Posts tagged: Mauritius

UMMOA hoping to forward its mission statement

We are pleased to communicate that on 26 February 2013, the International Criminal Court (ICC) has responded to the United Micronations Multi-Oceanic Archipelago‘s (UMMOA) complaint just as it would to any other subject of International law:

We are now doing research in order to establish what exactly to do next, but there is probably little if anything the ICC can do, since its jurisdiction is quite limited.

Here are the basic facts: Prof. Brian Simpson of Michigan State University Law School has described the Chagos with its native population in exile as a “human rights black hole“.

At the end of January 2013, the Permanent Court of Arbitration (PCA) in The Hague ruled that it can hear the Islanders’ case, which requires Britain to justify the taking of the Chagos Archipelago from Mauritius, and challenges its absolute right to create the Chagos marine reserve.

The court’s binding decision could possibly void Britain’s claim, returning the Chagossians or Chagos Islanders to Diego Garcia, and could possibly return Diego Garcia to Mauritius. The latter scenario is what Mauritius hopes, not the UMMOA.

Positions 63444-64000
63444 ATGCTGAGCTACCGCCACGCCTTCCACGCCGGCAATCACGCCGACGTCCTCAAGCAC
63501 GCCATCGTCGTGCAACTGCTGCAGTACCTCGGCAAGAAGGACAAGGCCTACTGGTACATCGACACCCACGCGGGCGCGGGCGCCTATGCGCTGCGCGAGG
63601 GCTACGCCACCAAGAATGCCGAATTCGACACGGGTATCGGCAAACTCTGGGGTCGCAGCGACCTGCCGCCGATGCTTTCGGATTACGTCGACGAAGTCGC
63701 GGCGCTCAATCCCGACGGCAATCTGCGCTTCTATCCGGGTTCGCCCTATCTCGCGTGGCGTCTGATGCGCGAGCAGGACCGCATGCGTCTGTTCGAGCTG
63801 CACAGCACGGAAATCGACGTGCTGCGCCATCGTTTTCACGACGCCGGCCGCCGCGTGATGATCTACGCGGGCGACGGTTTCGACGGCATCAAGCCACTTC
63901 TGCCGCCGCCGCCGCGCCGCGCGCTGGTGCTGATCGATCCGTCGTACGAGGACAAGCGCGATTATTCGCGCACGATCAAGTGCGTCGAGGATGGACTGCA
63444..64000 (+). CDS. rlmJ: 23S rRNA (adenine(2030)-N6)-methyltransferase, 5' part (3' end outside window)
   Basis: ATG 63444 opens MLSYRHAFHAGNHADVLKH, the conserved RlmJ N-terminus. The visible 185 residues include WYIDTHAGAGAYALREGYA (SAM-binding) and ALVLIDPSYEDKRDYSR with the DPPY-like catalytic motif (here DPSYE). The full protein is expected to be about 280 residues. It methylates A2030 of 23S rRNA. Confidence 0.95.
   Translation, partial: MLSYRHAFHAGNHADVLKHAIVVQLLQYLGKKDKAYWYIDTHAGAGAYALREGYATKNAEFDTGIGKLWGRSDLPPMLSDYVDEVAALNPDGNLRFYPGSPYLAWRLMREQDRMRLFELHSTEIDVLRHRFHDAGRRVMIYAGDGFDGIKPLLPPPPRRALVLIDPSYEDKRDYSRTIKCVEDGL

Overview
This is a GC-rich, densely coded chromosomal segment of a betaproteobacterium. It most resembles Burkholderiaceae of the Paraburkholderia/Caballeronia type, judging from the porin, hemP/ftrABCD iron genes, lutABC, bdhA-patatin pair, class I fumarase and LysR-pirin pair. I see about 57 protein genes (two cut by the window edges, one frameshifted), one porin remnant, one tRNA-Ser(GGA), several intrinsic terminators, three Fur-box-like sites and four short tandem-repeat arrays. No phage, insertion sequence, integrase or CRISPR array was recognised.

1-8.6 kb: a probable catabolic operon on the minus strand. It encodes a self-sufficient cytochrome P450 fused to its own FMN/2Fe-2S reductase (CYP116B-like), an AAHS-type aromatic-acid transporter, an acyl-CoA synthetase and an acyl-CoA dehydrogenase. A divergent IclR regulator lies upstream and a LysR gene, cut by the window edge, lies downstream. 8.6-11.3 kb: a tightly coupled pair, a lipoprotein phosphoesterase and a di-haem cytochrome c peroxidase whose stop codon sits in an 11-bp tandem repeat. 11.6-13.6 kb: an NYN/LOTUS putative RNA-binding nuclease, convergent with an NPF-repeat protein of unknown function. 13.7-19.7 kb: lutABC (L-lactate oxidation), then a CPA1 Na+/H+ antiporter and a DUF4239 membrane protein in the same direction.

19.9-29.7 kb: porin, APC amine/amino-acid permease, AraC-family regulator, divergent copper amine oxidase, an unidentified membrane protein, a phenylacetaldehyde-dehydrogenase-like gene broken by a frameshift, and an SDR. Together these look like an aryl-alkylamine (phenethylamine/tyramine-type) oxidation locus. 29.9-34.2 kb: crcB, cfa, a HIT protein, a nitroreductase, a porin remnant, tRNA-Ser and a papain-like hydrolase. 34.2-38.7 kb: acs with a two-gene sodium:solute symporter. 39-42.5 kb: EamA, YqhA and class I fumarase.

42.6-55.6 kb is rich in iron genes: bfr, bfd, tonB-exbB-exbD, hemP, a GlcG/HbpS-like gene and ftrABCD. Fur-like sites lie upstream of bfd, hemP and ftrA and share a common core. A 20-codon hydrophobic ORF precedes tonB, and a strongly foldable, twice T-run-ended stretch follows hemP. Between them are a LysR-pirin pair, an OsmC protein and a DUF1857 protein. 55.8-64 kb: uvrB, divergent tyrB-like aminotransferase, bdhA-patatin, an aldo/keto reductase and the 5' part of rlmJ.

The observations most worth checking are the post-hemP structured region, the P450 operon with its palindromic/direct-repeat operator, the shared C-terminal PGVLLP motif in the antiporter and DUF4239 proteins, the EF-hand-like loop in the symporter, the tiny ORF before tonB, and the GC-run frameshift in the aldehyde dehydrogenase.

The International Court of Justice (ICJ), which like the PCA is headquartered in the splendid Peace Palace of The Hague, also seems involved [1,2]. It has ruled that it can hear a case challenging the UK’s decision to establish a marine protected area around the Chagos Islands. The process could require the UK to justify its decisions to lease one of the islands to the United States for military purposes, and to (illegally) remove and resettle the Chagossians from their homeland.

The UMMOA legal team now has a basic plan to utilise its newly established status as a subject of International law, and the developing legal news mentioned in the paragraphs above, in order to contact the PCA, a court with much broader jurisdiction and powers than the ICC.

Through this effort we hope to get right in the middle of the UK and Mauritius squabble over the gigantic Chagos marine reserve, and propose a solution that could enormously benefit the exiled Chagossians who wish to return to their homeland, limit the blatant colonialism currently exercised by the UK, and the potential neocolonialism by Mauritius, and turn the UMMOA into a quasi-State. This would turn the UMMOA’s stewardship ethic of responsible planning and management of resources into a mandate, and bring its mission as Protector of the Chagossians into high gear.

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